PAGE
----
On September 29th, Cheryl Anderson, Regional Director of USAID/East Africa, announced a three-year extension of a project that will provide additional planned $6 million for regional agricultural research and technology transfer under an agreement with the Association for Strengthening Agricultural Research in Eastern and Central Africa (ASARECA).
ASARECA, a consortium of public, private, and civil society partners in ten countries, supports the mobilization of new plant varieties, technologies and regionally proven management practices to improve productivity and increase access to markets for smallholder farmers.
Among the ongoing activities, the grant to ASARECA supports development of resistant varieties of plants as well as implementation of farming practices that will help smallholder farmers deal with the effects of three diseases of basic staple crops -- the Mosaic and Brown Streak Viruses of Cassava and Banana Bacterial Wilt -- that are threatening the food security of millions of households dependent on these crops for food and cash income. ASARECA is pulling together expertise from national and international research institutes, NGOs, extension services, and other partners to bring solutions directly to farmers. Looking ahead, ASARECA supports improved breeding, biotechnology and tissue culture systems to be ready for emerging challenges.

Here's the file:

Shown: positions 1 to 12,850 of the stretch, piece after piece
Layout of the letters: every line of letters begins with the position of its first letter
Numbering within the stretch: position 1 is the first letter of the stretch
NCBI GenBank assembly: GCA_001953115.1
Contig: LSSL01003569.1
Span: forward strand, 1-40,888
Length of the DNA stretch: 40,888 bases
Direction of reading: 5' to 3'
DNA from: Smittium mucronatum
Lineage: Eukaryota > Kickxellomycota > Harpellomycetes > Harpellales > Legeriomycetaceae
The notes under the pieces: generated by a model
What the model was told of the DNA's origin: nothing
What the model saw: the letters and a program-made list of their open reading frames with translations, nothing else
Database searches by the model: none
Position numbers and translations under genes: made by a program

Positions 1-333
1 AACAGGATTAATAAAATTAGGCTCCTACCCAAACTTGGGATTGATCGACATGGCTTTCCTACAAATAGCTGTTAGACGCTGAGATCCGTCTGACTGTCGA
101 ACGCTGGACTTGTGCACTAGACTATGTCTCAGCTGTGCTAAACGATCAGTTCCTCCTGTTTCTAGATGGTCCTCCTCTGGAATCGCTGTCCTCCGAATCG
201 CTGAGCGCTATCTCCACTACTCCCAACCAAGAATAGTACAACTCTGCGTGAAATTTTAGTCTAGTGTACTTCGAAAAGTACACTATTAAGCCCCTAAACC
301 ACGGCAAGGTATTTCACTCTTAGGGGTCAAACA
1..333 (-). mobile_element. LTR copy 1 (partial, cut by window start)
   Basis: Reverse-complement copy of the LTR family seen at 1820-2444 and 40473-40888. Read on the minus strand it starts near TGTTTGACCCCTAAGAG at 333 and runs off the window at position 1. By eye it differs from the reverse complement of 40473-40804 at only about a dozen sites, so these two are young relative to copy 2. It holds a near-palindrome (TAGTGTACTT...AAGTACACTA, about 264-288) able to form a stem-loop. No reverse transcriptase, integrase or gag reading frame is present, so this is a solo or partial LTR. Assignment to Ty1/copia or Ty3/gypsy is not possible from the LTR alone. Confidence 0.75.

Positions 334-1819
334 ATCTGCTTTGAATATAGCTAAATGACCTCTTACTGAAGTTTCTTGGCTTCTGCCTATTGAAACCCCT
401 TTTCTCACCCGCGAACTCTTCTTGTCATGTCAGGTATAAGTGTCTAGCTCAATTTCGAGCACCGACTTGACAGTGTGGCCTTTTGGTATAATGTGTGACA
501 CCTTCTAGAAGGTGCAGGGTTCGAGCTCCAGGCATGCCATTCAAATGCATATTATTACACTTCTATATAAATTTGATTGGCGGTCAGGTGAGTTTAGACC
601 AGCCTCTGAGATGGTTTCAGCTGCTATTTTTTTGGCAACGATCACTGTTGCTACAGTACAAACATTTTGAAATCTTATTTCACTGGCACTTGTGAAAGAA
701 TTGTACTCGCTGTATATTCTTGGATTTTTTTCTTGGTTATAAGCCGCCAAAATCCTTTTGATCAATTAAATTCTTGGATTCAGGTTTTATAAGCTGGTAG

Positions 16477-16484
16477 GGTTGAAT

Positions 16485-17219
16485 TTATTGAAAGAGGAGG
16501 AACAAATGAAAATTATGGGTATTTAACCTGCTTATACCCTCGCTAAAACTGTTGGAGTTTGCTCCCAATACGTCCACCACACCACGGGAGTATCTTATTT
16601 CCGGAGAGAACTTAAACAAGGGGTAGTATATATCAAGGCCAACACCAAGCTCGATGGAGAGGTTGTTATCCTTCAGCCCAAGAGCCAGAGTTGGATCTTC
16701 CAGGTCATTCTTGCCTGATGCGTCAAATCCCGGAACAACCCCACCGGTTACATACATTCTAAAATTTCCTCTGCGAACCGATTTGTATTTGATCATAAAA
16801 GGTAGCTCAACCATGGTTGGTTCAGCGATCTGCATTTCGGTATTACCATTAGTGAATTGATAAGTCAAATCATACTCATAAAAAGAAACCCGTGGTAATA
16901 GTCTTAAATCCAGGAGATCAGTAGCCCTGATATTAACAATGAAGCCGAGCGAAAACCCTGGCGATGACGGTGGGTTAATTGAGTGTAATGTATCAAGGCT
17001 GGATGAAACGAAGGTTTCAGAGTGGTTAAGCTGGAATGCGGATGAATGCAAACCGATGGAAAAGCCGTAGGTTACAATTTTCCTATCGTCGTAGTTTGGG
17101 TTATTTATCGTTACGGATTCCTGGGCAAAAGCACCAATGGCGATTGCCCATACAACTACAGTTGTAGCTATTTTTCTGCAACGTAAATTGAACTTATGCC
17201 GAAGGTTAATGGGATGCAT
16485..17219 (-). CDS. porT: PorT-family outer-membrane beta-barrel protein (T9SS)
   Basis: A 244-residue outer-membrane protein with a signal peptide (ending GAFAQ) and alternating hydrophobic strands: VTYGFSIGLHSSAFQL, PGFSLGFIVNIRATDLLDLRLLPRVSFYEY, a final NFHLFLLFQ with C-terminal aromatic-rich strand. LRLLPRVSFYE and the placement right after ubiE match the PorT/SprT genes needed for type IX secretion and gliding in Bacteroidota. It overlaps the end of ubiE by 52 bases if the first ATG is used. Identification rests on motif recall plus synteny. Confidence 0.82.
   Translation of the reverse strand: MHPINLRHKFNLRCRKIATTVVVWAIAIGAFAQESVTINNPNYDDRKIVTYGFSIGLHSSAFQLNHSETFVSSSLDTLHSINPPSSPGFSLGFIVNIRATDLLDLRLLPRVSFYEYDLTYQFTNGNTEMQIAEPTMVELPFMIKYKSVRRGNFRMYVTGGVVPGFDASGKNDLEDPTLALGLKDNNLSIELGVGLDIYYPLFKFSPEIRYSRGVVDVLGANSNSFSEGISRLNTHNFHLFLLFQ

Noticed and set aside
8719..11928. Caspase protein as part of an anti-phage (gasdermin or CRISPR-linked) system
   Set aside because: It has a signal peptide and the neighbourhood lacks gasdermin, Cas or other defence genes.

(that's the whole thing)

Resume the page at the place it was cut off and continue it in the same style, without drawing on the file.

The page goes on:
ASARECA is active in Burundi, Democratic Republic of Congo, Eritrea, Ethiopia, Kenya, Madagascar, Rwanda, Sudan, Tanzania, and Uganda. It is supported by its members and by a group of development partners coordinated by USAID, including the World Bank, DFID (UK), the European Union, CIDA and IDRC (Canada), the African Development Bank, the International Fund for Agricultural Development (IFAD), and SIDA (Sweden). ASARECA works closely with the Common Market for Eastern and Central Africa (COMESA) to coordinate the implementation of the Comprehensive African Agricultural Development Programme (CAADP), and to increase the productivity and incomes of smallholder farmers.
ASARECA uses the current and additional funding to work with policy analysts, national governments and regulatory agencies to harmonize policies and regulations. Key elements include:
- Taking steps to open up regional markets to ensure improved seed varieties get to farmers.
- Collaborating with COMESA to harmonize biosafety policies and regulations so new biotechnologies will pass through comparable procedures in each country, thus providing clear and rigorous health and environmental safeguards without creating new barriers to regional trade.
- Developing technology information and uptake programs that will make technologies and knowledge available to smallholder farmers throughout the region. Special attention will be paid to reaching chronically food-insecure rural households to improve their productivity and increase their access to markets.